Sarvet walks with a grinding limp, and her mountain culture keeps girls close to home. Worse, her mother emphasizes all the things Sarvet can’t do.
No matter how gutsy her spirit or bold her defiance, staying put means growing weaker. But only boys get wanderyars. Lacking their supplies and training, how can Sarvet escape?
Can dreams—even big dreams—and inner certainty transform impossible barricades into a way out?
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PRAISE FOR SARVET’S WANDERYAR
“…great introduction to the Hammarleeding’s society that left me craving more. Sarvet is a wonderfully strong female character who you also meet again in Livli’s Gift.” — Amazon review
“…it’s an entrancing story with a character you care about, and desperately want to succeed… At first I saw Paiam as the clear antagonist, but I came to sympathize with her. This makes for a complex interaction between the two characters that rages almost completely in the subtext–very clever on Ney-Grimm’s part, and very effective… On a side note, one of my favourite things about Ney-Grimm’s work is her treatment of fantastical creatures…the pegasi seem ethereal…creatures of light and gauze that are somehow the most real things in the world.” — Speaking to the Eyes review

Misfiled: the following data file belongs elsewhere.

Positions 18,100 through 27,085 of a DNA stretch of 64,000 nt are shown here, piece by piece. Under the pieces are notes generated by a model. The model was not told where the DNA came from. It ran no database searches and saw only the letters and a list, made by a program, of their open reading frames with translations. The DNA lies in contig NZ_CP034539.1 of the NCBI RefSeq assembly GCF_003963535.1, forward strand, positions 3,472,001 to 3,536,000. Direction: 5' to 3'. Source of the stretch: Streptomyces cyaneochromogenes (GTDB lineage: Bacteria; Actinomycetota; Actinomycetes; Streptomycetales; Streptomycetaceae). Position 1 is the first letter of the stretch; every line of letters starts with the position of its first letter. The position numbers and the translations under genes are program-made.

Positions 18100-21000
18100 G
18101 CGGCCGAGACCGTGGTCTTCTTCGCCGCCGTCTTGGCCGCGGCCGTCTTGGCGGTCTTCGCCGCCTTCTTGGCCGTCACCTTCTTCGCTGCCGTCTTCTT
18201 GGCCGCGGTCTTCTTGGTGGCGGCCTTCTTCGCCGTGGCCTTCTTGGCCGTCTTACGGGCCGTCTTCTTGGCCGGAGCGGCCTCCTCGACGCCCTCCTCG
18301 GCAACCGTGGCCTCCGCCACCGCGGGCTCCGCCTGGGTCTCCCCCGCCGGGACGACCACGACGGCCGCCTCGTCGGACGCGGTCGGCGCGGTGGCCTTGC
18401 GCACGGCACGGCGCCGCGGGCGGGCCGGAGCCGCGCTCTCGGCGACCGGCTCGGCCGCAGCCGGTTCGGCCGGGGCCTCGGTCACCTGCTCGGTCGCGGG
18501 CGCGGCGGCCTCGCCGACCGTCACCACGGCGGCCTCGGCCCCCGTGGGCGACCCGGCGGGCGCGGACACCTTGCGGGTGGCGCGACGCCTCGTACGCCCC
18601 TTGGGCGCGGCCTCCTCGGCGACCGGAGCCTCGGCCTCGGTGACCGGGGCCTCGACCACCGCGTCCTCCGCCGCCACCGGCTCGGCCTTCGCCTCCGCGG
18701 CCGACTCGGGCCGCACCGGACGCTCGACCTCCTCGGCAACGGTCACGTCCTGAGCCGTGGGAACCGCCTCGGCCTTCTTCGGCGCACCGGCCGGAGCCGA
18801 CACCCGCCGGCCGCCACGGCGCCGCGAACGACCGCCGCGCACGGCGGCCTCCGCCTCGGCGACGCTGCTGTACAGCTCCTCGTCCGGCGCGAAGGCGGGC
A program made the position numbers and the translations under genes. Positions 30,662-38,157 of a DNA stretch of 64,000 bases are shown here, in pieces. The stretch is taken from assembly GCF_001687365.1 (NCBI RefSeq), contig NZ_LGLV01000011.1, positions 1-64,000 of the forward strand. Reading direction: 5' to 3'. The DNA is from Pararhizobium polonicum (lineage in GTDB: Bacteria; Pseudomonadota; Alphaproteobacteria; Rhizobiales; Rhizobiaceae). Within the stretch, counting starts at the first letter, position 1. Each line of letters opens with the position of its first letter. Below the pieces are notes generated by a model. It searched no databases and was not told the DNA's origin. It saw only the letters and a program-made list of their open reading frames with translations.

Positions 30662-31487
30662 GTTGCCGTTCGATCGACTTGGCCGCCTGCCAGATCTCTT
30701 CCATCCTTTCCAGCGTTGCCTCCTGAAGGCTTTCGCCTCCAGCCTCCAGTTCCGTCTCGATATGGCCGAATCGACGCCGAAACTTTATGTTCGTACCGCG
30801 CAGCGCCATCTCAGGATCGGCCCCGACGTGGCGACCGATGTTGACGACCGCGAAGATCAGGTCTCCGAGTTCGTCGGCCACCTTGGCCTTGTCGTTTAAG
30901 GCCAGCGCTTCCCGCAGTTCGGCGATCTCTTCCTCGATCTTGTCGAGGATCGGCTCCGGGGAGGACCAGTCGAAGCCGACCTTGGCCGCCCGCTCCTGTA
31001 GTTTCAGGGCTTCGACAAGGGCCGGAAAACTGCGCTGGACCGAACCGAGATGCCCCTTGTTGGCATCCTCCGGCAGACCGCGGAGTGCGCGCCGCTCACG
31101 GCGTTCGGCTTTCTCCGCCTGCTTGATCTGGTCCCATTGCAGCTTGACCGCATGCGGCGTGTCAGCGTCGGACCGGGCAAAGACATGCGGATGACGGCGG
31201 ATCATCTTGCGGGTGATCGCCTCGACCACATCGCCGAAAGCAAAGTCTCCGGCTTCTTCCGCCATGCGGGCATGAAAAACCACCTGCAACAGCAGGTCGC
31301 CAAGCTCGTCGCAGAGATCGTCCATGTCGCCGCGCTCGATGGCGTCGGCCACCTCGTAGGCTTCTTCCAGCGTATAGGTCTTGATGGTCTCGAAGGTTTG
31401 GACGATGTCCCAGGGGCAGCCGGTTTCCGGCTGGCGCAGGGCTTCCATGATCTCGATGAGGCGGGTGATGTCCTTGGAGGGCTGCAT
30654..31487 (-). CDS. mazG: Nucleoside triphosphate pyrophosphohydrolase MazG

“J.M. Ney-Grimm has woven a beautiful, multi-layered tapestry… All the characters, human and otherwise, in her world are well-rounded and believable.” — Barbara Karp, Readers’ Favorite review
EXCERPT FROM SARVET’S WANDERYAR
Tense and furious, Sarvet shook her mother’s angry grip from her forearm. “I’ll petition the lodge-meet for filial severance,” she snapped, and then wished she’d swallowed the words, so hateful, too hateful to speak. And yet she’d spoken them.
The breeze swirling on the mountain slope picked up, nudging the springy branches of the three great pines at Sarvet’s back and purring among their needles. Their scent infused the moving air.
Paiam’s narrowed eyes widened an instant—in hurt?—flicked up to encompass the swaying tree tops behind her daughter, then went flat.
“You dare!” she breathed. “You’re my daughter. Mine alone. And I’ll see to it that you and every other mother in the lodge knows it too. You’ll stay under my aegis till you’re grown, young sister, even if I must declare you careless and remiss to do it!”
Sarvet only thought she’d been mad before. “You never wanted me!” she accused.
Was it true? Or was she just aiming for Paiam’s greatest vulnerability, aiming to hurt? Because under her own rage lay . . . desperation. Something needed to change. She just didn’t know what, didn’t know how. And didn’t want to be facing it right now, facing her mother right now.